Still, if it’s luxurious space mixed with a sports car drive you’re after, few do it better than the Porsche Panamera. Just go easy on the options list and bear in mind that you’ll need to go elsewhere if you want a diesel.
Check out our latest Porsche leasing deals if a Panamera is the car for you - and if you'd prefer to own your Panamera outright, have a look at the latest used Porsche cars for sale through carwow. You can sell your current car through carwow now, too.
The Porsche Panamera has a RRP range of £75,175 to £149,175. Monthly payments start at £1,011.
So, you need a healthy bank balance to buy even the entry-level Panamera. The good news is the more affordable V6 models are great to drive and very fast, so there’s no need to spend the extra on one of the V8s or the hybrids for a true Porsche driving experience.
You could consider a BMW 8 Series Gran Coupe instead, which aims for the same luxurious-but-sporty bullseye as the Panamera but costs a little more than a V6 Panamera. Or if your lottery winnings are delivered by forklift truck you could splurge your fortune on the likes of a Bentley Flying Spur for a whole lot more.
Despite it’s limo-like size, the Porsche Panamera is incredibly nimble on a good road. Fast, too. Its sportier suspension does mean it’s a bit firm in town, though
City driving doesn’t show the Panamera at its best. The trouble is this car is huge, and feels it.
Taking up as much road space as a big SUV is fine, so long as you sit up high with good all-round visibility. But with its low-slung driving position and long sloping bonnet, it’s quite hard to judge the position of the Porsche’s extremities.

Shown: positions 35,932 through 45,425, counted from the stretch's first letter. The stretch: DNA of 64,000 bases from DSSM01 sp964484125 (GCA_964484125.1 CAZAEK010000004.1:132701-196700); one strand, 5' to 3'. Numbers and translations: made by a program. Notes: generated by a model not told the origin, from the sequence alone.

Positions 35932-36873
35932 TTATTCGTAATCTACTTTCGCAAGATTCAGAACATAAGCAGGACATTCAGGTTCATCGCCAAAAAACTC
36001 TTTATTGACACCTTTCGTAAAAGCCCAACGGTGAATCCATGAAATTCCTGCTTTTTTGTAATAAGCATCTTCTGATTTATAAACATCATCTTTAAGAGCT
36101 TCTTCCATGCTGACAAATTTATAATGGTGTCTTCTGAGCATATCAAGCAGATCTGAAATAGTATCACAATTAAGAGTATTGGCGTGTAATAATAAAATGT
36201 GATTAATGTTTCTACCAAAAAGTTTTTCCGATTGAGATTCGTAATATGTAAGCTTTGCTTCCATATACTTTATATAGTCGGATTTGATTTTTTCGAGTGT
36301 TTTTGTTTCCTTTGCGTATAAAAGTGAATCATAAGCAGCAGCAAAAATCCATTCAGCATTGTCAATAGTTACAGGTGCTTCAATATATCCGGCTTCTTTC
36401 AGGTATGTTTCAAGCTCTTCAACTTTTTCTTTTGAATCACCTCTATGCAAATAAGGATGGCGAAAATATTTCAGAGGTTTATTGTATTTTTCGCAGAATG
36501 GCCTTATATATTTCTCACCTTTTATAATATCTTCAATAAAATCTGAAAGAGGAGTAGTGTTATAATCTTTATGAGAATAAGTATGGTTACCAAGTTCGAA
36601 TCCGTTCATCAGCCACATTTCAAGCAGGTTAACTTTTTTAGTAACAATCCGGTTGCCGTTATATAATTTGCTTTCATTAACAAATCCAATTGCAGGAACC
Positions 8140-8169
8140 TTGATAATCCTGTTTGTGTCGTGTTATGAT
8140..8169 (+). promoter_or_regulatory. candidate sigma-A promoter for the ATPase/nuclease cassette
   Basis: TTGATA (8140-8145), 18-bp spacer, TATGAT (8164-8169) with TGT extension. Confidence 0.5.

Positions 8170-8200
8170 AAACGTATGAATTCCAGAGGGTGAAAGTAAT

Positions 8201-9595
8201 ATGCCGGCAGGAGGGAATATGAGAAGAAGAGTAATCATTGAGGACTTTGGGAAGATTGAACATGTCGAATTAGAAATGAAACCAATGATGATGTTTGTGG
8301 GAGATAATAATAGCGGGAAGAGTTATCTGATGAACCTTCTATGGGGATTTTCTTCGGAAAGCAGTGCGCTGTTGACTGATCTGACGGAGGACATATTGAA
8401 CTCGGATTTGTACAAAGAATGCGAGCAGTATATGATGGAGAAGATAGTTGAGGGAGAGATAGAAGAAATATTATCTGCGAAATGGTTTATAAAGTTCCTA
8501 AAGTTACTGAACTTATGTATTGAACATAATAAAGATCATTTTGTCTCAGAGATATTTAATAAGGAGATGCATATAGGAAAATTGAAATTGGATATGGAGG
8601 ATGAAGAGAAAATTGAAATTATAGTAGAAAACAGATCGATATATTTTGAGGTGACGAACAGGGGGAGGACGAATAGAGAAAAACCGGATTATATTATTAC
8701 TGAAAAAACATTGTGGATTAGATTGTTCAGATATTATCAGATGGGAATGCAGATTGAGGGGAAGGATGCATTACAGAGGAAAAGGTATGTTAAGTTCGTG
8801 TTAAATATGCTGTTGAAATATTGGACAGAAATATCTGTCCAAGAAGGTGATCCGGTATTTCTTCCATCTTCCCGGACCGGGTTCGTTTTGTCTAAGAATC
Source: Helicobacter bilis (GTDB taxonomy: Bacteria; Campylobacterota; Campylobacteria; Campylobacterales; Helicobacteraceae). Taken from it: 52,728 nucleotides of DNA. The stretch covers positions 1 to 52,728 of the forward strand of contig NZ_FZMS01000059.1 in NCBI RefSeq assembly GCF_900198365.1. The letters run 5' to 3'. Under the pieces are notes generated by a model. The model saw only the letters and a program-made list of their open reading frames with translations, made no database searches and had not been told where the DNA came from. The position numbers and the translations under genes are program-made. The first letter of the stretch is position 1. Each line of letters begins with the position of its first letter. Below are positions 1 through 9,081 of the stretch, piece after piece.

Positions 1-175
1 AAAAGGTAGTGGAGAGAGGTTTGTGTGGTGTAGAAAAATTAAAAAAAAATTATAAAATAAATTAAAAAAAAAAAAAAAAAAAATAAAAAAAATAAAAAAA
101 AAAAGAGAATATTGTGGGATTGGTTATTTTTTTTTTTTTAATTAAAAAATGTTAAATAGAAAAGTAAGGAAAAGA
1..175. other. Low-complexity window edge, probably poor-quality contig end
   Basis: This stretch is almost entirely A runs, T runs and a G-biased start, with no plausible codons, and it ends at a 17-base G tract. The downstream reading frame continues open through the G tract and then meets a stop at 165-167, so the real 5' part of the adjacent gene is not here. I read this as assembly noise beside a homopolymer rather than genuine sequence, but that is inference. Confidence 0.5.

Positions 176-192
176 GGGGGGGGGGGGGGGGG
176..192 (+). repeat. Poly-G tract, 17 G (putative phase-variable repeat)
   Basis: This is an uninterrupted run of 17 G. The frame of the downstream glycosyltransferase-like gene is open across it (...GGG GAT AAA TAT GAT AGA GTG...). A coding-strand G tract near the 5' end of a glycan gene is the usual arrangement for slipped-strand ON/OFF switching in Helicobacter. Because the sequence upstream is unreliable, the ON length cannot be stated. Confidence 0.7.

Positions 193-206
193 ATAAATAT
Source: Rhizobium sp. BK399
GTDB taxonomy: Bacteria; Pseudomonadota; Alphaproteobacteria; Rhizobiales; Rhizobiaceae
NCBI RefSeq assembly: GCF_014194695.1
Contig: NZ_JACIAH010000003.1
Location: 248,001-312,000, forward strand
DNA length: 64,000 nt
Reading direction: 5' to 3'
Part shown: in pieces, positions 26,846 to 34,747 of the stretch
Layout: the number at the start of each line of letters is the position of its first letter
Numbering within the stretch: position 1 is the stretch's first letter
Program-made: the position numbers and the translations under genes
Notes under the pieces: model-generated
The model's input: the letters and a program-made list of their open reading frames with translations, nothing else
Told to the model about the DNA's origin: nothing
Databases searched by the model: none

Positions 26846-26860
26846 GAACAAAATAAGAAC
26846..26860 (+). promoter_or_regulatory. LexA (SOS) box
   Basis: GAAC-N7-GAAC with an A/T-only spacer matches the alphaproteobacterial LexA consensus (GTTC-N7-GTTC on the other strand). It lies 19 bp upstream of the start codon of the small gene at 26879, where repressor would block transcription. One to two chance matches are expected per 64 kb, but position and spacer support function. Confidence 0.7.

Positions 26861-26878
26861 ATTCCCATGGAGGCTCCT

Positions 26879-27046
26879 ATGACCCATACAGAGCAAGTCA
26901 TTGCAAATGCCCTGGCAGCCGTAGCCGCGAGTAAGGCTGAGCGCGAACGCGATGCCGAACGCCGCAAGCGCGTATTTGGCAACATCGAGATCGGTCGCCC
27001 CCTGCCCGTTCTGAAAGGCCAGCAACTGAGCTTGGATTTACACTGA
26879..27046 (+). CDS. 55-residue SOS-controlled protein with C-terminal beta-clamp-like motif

All models come with adaptive suspension, either with steel springs or air, but even set to the most comfortable settings the ride is quite firm. It thumps into sharp bumps that a less sporty luxury car would glide over.
On the other hand, the eight-speed automatic transmission swaps gears promptly and smoothly, so stop-start traffic is no chore. Go for one of the hybrids and you can drive around on electric power with very little noise to disturb the peace in the cabin.
But driving a Panamera around town is like walking a Doberman on a balcony. It doesn’t really fit and would be much happier prowling wide open spaces.
On the motorway
Motorway journeys give the Panamera a chance to stretch its legs. Performance is either sublime or ridiculous, depending on your point of view. You only need to twitch your big toe to reach 70mph, especially in one of the more potent models.
Ride comfort improves at speed. It’s obvious this car has been developed to be stable travelling on the German autobahn at speeds that would be illegal in the UK. At 70mph on British motorways it’s barely into its stride.
If you do cover a lot of motorway miles, keep in mind that there’s no diesel version for long-distance economy. The hybrids are economical so long as the batteries have plenty of charge, but fuel efficiency will be worse on a long run once the battery runs low.
On a twisty road
How narrow is your favourite twisty road? Because the width of the Panamera can be intimidating if you try to hustle the Porsche down a tiny B-road at pace.
On roads that are more open and sweeping, the Panamera becomes a pleasure to drive. Whether the model you choose has air suspension or steel, the Porsche is grippy and composed. It’s not quite as much fun as a Porsche 911, but for such a big luxury car the Panamera is very rewarding.
All but the entry-level have four-wheel drive, don’t forget, so they can make the most of their power in all weathers.